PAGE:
Mr. D. Brabin, Q.C., prosecuting would tell the court that there was premeditation and that King had clearly planned his attack on Sheila King. He would detail how King had purchased a shotgun and 25 cartridges and that the gun had a magazine which would carry four cartridges and if another was carried in the breach it could fire five times in succession.
He would also mention how King had visited the Dun Horse Hotel at 8.15pm and remained there until 10pm and having spoken with Sheila Whipp, he had already drank six or seven shots of whiskey and was in a clear state of drunkeness when he left.
The case would only last for three days, and on Thursday 13th March, Henry King would be jailed for life; not for murder but for the manslaughter of his wife, Sheila and that of Detective Inspector James O’Donnell.
The jury were reminded by Mr. Justice Elwes that if they were not satisfied King was a paranoid schizophrenic, their only verdict was one of capital murder. They would remain locked in talks for just over four hours but when they came back into court, they were unable to agree on a verdict.
The judge told them it would be advisable to try to agree even if their verdict was one of manslaughter.
Upon sentencing, King had gripped of the bars of the dock so hard, his knuckles had turned white. He spoke to the judge, saying, “In my own mind, those two people should have been alive today. In the lower court, I should have been found innocent, not guilty.”
And just like Dr. Pottinger had proclaimed only two years before, King would not take any responsibilty for his actions, yet again blaming others. He would also claim that the police had been persecuting him, and of having been dragged from his house and beaten up.
However, the judge saw through the charade, saying ; “In view of the evidence, and what you have just said, I am convinced that you are not fit to be at large.”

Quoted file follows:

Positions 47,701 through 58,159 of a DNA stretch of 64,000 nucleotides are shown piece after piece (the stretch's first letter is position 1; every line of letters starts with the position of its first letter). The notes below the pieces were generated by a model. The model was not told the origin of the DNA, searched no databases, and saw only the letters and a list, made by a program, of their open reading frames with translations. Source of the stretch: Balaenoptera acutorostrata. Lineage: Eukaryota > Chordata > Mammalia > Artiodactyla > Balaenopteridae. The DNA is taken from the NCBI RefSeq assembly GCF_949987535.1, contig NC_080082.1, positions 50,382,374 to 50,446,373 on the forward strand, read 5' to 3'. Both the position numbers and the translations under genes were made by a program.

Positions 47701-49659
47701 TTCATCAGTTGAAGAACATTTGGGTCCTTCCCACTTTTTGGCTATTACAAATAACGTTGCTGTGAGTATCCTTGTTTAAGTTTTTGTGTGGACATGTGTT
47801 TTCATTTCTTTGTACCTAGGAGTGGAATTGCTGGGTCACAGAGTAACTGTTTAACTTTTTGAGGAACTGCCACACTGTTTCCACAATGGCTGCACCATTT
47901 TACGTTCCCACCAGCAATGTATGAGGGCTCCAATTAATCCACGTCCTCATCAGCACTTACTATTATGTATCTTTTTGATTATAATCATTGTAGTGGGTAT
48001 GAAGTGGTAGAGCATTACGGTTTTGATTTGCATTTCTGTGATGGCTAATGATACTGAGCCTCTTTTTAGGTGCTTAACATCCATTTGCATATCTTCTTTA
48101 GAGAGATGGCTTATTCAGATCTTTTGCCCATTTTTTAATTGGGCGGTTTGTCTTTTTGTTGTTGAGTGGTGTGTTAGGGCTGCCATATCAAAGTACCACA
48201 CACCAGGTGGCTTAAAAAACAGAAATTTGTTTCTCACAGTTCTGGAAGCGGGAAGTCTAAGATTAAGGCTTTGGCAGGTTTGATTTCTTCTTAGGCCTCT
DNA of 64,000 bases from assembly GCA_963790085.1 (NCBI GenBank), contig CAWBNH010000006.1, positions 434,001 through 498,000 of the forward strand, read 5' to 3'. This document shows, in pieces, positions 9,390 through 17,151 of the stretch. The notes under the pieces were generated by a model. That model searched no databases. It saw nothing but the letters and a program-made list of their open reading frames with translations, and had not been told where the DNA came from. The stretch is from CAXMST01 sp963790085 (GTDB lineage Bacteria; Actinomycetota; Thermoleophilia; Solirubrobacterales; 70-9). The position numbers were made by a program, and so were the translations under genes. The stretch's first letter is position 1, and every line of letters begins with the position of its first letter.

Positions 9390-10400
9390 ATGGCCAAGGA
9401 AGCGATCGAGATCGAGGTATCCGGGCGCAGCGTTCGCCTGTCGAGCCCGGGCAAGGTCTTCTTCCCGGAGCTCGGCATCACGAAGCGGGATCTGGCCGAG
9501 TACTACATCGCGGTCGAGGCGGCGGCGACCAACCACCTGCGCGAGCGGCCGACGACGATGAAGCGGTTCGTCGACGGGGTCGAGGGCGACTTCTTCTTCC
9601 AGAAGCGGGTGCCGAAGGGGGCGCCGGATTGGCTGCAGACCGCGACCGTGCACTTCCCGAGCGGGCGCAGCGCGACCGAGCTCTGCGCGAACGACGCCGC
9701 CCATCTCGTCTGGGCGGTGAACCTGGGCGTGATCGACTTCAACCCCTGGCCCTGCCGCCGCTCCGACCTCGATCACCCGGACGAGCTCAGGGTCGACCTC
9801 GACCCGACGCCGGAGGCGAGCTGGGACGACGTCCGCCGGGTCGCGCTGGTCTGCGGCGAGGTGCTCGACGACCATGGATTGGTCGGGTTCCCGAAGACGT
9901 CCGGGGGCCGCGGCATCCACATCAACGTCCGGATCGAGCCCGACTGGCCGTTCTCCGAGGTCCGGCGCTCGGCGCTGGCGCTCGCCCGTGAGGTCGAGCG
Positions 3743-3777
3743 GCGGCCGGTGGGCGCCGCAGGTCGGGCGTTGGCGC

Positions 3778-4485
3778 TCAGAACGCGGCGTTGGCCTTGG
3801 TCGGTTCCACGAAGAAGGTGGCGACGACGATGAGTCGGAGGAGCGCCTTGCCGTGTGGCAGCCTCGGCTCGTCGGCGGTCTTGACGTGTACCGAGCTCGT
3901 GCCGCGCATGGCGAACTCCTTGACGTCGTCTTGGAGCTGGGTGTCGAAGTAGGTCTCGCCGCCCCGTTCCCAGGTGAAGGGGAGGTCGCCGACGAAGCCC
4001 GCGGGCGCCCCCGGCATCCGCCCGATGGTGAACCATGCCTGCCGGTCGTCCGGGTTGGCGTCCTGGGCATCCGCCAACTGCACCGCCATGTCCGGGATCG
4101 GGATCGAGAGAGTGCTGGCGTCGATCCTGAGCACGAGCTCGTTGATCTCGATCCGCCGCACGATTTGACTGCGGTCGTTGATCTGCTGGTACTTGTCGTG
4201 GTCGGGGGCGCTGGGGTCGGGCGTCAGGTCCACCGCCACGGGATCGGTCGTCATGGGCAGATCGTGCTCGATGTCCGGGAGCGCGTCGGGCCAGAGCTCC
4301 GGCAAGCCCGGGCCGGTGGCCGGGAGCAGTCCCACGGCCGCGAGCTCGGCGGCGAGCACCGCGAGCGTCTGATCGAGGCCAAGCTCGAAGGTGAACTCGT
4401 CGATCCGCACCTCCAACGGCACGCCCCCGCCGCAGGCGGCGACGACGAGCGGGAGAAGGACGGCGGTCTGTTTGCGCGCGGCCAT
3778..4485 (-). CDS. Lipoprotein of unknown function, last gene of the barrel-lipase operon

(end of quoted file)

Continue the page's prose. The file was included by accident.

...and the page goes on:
“It was as bad a case of manslaughter as could be imagined. The case was a sequel to a night of terror in the terraced home of the parents of King’s wife in Brewery Street, Blackburn.
“King held his sister-in-law, Pauline, at bay for an hour and a half at the point of an automatic shotgun.
“He had previously drunk seven whiskies, and boasted in a public house; “I am going to shoot my wife and baby.”
Henry King would be jailed for life but ultimately serve just eighteen years.
The funerals of both Sheila King and James O’Donnell took place on Thursday, 18th December. Both interments took place within the grounds of Pleasington Cemetery.
James O’Donnell’s body was taken from his home in Higher Croft Road to Pleasington Cemetery and as the cortage passed through Blackburn, hundreds of people had lined the street to pay their final respects. Over one-hundred CID officers had also come out in tribute to a fallen officer.
O’Donnell was later awarded the posthumous Queen’s Police Medal for gallantry and four other officers who were at the scene that night would also be rewarded for their bravery. Wounded Police Constable Jack Covill, Inspector John Harrison, Police Constable Helliwell and Police Constable Jack Riley all received the Queen’s Commendation for Brave Conduct.
On Tuesday, December 13th 2022, a special ceremony was held to unveil a memorial in the name of James O’Donnell. Funded by the Police Memorial Trust, this is the first memorial the Trust has ever erected in Lancashire.
Attending where family members of James, along with serving officers and detectives and the Mayor of Blackburn with Darwen, Councillor Suleman Khonat.
Chief Constable Chris Rowley said during the unveiling that James O’Donnell had made the ultimate sacrifice whilst serving the community and it was important that his sacrifce and his service to the force was never forgotten.
Sources used in this story;
Halifax Evening Courier – Saturday 13 December 1958
Liverpool Echo – Saturday 13 December 1958
Manchester Evening News – Tuesday 16 December 1958
The People – Sunday 14 December 1958
Sunday Mirror – Sunday 15 March 1959
+ many more courtesy of the British Newspaper Archive – www.britishnewspaperarchive.co.uk and www.ancestry.co.uk